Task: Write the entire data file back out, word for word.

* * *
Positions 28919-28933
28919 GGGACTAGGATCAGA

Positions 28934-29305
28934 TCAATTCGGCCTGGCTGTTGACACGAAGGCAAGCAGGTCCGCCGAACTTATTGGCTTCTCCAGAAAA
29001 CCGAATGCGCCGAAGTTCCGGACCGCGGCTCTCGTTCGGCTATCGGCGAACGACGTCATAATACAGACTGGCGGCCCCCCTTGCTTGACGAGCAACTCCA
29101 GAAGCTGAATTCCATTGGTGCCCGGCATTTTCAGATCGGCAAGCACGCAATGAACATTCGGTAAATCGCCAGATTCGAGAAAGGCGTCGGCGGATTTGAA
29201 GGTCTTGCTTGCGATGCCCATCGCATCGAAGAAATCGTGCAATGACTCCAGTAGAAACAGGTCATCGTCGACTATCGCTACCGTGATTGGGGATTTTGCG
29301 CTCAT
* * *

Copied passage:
Positions 28919-28933
28919 GGGACTAGGATCAGA

Positions 28934-29305
28934 TCAATTCGGCCTGGCTGTTGACACGAAGGCAAGCAGGTCCGCCGAACTTATTGGCTTCTCCAGAAAA
29001 CCGAATGCGCCGAAGTTCCGGACCGCGGCTCTCGTTCGGCTATCGGCGAACGACGTCATAATACAGACTGGCGGCCCCCCTTGCTTGACGAGCAACTCCA
29101 GAAGCTGAATTCCATTGGTGCCCGGCATTTTCAGATCGGCAAGCACGCAATGAACATTCGGTAAATCGCCAGATTCGAGAAAGGCGTCGGCGGATTTGAA
29201 GGTCTTGCTTGCGATGCCCATCGCATCGAAGAAATCGTGCAATGACTCCAGTAGAAACAGGTCATCGTCGACTATCGCTACCGTGATTGGGGATTTTGCG
29301 CTCAT